Posted by Molly and Ken
The pandemic and subsequent lockdown that started after the holiday break has required us to adapt our teaching methods with new and creative approaches.
In developing “Virtual Nature School”, our objective was to focus on the important connections that our students had come to expect from a typical day at The Nature School at Kortright: connections with teachers, with other students, with the land, or with the natural world in general.
Thankfully, we had made and strengthened these connections in the first few months of the school year. Drawing from these past experiences and our knowledge of the students’ interests, we created a program that was as student-centered, inquiry-based, and play-based as possible in a virtual context.
We started the day by inviting students to interact with us, and with one another, by sharing their feelings, the activities they took part in over the holiday break, and even their stuffed animal friends! Our hope was that students would continue to form healthy relationships with one another through these interactions.
We integrated physical movement into our virtual program by introducing “animal adaptation yoga” so that students would learn about a specific animal’s adaptations through yoga poses. These learned poses would be useful when we moved on to a favourite activity of the students: a cooperative role-playing game, where students helped solve mysteries on a storyboard.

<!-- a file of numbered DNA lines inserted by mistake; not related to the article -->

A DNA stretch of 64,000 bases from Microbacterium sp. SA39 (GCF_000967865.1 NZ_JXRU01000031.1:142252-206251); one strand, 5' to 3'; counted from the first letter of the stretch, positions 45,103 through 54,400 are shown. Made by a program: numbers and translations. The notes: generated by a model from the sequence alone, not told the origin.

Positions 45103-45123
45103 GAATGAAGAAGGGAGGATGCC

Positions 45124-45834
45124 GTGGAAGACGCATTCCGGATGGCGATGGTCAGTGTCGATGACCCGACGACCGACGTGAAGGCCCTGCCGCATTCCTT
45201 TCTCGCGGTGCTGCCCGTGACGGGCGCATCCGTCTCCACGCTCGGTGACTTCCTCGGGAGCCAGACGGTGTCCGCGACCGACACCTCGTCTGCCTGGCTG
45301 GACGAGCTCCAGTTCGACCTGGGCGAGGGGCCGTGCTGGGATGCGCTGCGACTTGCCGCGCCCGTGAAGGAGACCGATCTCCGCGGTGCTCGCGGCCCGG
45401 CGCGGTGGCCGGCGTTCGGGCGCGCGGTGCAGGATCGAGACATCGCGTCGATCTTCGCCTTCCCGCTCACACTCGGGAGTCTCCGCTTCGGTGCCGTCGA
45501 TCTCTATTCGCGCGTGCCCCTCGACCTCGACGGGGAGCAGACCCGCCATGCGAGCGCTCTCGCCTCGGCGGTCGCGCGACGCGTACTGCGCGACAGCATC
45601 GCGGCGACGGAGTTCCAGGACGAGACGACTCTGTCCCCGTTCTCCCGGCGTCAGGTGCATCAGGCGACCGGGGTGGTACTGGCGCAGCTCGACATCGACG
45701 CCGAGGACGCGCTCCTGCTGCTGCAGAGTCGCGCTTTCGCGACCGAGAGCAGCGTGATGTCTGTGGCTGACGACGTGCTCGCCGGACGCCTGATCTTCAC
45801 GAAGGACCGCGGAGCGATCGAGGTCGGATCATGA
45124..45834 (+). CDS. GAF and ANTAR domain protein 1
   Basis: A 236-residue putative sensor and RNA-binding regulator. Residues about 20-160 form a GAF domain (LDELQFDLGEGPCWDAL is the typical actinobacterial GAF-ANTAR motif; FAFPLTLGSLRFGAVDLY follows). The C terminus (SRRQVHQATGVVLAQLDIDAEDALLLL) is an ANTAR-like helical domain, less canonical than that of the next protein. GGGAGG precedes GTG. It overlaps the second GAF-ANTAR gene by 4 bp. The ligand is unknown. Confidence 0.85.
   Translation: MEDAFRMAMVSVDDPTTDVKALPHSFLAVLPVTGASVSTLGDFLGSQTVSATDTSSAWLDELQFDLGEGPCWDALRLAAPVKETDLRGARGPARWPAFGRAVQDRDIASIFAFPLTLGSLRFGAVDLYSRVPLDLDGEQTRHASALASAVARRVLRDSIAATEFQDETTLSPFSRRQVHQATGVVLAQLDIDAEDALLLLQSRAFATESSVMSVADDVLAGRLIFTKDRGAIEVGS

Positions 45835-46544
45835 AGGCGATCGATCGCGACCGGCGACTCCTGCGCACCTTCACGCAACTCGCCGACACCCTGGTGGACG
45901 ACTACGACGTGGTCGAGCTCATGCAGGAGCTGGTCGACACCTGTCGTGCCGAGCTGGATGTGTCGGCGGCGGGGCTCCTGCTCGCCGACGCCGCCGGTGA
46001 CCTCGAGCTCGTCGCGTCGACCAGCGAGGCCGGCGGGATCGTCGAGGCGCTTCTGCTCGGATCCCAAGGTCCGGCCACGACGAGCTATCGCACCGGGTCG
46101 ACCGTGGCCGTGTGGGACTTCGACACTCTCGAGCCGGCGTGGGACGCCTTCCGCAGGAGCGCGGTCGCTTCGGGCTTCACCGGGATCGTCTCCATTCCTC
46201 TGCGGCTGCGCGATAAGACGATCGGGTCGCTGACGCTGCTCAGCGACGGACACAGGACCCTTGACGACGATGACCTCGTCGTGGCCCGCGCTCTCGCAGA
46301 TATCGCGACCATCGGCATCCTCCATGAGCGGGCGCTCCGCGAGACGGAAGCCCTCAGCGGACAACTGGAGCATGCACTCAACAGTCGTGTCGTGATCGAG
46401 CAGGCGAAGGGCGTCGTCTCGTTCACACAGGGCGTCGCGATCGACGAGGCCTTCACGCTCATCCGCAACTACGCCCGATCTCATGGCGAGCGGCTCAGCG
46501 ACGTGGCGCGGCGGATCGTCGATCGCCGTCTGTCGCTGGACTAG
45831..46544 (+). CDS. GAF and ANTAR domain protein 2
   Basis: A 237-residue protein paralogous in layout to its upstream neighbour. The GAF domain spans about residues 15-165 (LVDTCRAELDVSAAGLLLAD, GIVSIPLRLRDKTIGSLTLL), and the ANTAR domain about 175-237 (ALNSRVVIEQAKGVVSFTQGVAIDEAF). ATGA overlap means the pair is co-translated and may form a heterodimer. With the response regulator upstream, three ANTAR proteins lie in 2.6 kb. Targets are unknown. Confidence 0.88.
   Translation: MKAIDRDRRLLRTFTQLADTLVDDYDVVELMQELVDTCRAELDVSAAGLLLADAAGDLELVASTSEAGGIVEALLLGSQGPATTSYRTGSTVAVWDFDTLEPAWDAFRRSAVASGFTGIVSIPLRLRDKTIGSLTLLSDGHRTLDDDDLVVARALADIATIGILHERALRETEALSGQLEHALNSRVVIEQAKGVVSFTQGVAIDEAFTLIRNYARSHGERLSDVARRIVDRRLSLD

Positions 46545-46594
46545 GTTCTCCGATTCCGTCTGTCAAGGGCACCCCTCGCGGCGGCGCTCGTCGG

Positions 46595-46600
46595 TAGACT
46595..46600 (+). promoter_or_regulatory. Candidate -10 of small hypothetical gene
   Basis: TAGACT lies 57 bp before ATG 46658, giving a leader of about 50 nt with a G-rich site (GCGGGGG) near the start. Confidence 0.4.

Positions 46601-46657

With a map of the Kortright property as a storyboard, and staff members, animals, and familiar trees as characters, we created storylines as open-ended as possible to encourage students to take the lead, and to let their imaginations lead the way. This meant even we (the teachers) never really knew how the story would end.
The adaptation yoga poses we learned prior to these adventures were used when we had to, for example, help the resident beaver build a dam to get across the river, and all the students transformed into beavers and pretended to carry logs or use their large flat tails to pat down mud, while acting out these movements from the comfort of their home!
All of the students demonstrated engagement through the questions they asked of the characters, the way they collaborated with one another to come up with a “plan”, and the physical acting-out of adaptation poses to assist in solving the mystery.
In order to create a sense of inclusion, it was important to make students feel like they were still joining their teachers on outdoor adventures, so after each session we shared a pre-recorded video of ourselves walking through the forest, happening upon exciting animal evidence, or giving them a more in-depth look into places they may not have seen on the Kortright property.
Ultimately, we worked to instill a sense of normalcy in the students through this incredibly abnormal time. As always, it was important to provide a safe place for self-expression, exploration, inquiry, collaboration and, most importantly, an opportunity to laugh and play.